Post-Trial

Post Trial Information

Study Withdrawal

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Intervention

Is the intervention completed?
Yes
Intervention Completion Date
December 31, 2011, 12:00 +00:00
Data Collection Complete
Yes
Data Collection Completion Date
December 31, 2011, 12:00 +00:00
Final Sample Size: Number of Clusters (Unit of Randomization)
no clusters
Was attrition correlated with treatment status?
No
Final Sample Size: Total Number of Observations
473 industrial plants
Final Sample Size (or Number of Clusters) by Treatment Arms
233 industrial plants treatment 240 industrial plants control
Data Publication

Data Publication

Is public data available?
No

Program Files

Program Files
No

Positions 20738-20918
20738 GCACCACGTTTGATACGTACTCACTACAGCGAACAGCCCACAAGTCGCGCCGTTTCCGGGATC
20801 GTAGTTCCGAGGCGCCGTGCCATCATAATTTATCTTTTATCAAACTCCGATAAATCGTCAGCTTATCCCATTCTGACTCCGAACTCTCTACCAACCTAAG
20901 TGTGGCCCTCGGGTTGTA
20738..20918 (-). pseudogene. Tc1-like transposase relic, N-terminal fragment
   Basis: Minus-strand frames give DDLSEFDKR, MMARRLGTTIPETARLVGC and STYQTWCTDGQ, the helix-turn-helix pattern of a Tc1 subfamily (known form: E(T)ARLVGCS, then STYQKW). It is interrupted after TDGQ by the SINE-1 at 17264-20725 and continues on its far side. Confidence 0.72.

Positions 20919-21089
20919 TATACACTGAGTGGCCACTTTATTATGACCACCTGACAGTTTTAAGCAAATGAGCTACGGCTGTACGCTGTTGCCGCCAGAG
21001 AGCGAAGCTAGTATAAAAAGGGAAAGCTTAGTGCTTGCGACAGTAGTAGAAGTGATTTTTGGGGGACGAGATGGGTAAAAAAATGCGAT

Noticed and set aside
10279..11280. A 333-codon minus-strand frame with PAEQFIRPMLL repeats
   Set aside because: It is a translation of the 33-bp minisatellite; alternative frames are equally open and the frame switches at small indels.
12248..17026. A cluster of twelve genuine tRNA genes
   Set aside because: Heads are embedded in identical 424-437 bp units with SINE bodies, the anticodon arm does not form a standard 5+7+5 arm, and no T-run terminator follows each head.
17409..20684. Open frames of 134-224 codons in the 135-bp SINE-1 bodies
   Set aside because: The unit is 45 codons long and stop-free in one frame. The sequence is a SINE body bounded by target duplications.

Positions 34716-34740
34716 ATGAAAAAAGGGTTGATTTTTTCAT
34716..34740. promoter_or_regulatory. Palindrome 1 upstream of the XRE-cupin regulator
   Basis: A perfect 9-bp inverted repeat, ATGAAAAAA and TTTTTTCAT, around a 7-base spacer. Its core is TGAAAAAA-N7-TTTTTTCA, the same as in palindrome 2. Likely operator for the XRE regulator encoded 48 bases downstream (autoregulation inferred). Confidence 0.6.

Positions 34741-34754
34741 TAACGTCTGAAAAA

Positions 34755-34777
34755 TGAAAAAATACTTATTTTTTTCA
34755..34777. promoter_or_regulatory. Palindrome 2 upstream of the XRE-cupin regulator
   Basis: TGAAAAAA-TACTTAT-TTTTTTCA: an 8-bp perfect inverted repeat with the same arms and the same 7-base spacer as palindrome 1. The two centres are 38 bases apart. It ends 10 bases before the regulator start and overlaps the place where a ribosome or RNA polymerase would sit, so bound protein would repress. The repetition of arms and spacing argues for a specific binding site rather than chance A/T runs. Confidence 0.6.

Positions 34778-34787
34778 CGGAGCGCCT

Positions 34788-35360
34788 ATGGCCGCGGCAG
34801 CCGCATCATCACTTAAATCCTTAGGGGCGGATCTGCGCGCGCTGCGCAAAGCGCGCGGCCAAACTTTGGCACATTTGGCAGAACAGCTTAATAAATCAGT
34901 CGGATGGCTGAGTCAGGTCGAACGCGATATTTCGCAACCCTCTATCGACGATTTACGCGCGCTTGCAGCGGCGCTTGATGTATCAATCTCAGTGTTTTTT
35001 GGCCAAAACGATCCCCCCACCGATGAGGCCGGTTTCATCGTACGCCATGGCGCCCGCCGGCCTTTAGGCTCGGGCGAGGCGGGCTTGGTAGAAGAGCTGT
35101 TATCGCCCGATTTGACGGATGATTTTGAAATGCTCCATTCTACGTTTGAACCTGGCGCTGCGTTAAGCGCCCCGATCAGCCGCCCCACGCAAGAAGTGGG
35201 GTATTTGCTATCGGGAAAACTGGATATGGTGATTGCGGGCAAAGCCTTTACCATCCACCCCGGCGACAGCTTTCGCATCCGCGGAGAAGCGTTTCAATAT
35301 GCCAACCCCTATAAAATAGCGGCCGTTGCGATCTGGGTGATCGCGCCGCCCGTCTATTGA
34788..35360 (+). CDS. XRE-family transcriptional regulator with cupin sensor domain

Reports, Papers & Other Materials

Relevant Paper(s)

Abstract
In many regulated markets, private, third-party auditors are chosen and
paid by the firms that they audit, potentially creating a conflict of interest. This
article reports on a two-year field experiment in the Indian state of Gujarat
that sought to curb such a conflict by altering the market structure for environmental
audits of industrial plants to incentivize accurate reporting. There
are three main results. First, the status quo system was largely corrupted, with
auditors systematically reporting plant emissions just below the standard, although
true emissions were typically higher. Second, the treatment caused
auditors to report more truthfully and very significantly lowered the fraction
of plants that were falsely reported as compliant with pollution standards.
Third, treatment plants, in turn, reduced their pollution emissions. The results
suggest reformed incentives for third-party auditors can improve their reporting
and make regulation more effective.
Citation
Duflo, Esther, Michael Greenstone, Rohini Pande, and Nicholas Ryan. 2013. "Truth-Telling by Third-Party Auditors and the Response of Polluting Firms: Experimental Evidence from India." The Quarterly Journal of Economics 128(4): 1499-1545.

Reports & Other Materials